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Success stories from Hereford January 7, 2008

Posted by sneaks in adult, BCPL best practices, cube fixtures, display topics, fiction, nonfiction, recommended by.
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From Jo Blankenburg‘s monthly report:

“Our primary set of display cubes near the entrance is a huge success covered with “Best Books of 2007,” titles culled from lists appearing in the NYT, Baltimore Sun, Amazon, Time, and Newsweek. A few customers each day leave with their arms full and keep librarians busy placing holds to keep it stocked. [NB: Booklist has come out with their “Best of 2007” lists as well…]

Eyewitness books flew off our secondary cubes, and a dump devoted to titles ordered in for our “Crime Time” branch generated booklist empties regularly.

All 200 copies of our first “Staff Recommends” booklist are now gone and are responsible for 200 items added to our YTD circulation. Each bookmark left tucked into a copy of one of those titles ordered in and on display on the top shelf of that popular area.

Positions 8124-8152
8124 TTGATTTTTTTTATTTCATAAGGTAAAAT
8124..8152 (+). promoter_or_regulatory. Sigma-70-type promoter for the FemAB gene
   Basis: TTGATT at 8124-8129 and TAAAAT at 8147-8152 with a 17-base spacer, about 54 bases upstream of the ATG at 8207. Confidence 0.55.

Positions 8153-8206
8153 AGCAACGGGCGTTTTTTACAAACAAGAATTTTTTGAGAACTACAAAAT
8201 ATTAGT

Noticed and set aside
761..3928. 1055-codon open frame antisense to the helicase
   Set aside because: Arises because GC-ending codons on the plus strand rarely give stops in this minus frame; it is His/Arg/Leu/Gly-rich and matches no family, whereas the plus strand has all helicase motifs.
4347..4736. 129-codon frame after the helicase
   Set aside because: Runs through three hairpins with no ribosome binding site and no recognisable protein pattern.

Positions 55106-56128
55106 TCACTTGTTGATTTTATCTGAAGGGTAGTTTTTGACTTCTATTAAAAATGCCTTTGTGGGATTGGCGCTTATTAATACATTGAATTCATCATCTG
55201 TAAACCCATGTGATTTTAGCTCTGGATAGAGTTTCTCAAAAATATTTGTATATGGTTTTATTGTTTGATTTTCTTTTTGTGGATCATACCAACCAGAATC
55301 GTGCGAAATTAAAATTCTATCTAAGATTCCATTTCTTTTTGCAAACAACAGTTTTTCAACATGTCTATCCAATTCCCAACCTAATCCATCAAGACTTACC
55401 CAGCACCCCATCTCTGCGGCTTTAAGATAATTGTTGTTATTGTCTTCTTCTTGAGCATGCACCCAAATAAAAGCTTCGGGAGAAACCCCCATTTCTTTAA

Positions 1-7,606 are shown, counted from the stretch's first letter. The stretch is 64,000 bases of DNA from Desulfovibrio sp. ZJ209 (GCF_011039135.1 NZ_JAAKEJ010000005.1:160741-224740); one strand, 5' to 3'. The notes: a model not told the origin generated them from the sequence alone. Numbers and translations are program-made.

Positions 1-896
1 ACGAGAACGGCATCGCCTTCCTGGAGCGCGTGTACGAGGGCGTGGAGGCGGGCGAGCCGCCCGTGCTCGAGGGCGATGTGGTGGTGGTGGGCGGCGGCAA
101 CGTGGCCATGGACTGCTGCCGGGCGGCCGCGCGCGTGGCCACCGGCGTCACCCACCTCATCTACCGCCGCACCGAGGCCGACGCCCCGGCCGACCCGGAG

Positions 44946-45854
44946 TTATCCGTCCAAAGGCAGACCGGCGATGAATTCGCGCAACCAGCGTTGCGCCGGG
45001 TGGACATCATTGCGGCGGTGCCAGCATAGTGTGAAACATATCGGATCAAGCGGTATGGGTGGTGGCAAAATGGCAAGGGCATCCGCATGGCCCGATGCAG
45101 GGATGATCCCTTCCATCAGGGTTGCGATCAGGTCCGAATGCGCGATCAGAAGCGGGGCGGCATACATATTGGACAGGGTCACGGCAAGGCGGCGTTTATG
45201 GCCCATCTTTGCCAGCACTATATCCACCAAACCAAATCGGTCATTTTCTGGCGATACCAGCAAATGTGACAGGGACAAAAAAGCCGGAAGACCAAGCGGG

Easy book bundles stalled during December, but the addition of small Beginning Reader bundles are satisfying happy parents. Could Hereford someday of leftover SRC prizes?”


Summer Reading Central September 17, 2007

Posted by sneaks in adult, display topics, dump, fiction, great ideas, J fiction, J is for Juvenile, summer, wire shelving.
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Reading list titles shelved together

Here’s a time-saver (not to mention a shelf-space saver), spotted at Howard County’s Miller branch.

Take those tried-and-true perennial reading list titles (Animal Farm comes to mind, also A Lesson Before Dying, Things Fall Apart, Night, A Tale of Two Cities) that we keep multiple copies of just for summer, and give them their own little fixture. Here they’ve used paperback carousels, but a batch of dumps might work well too.

You can save a bunch of shelf space by keeping your multiples of Watership Down and 1984 off the regular fiction shelves.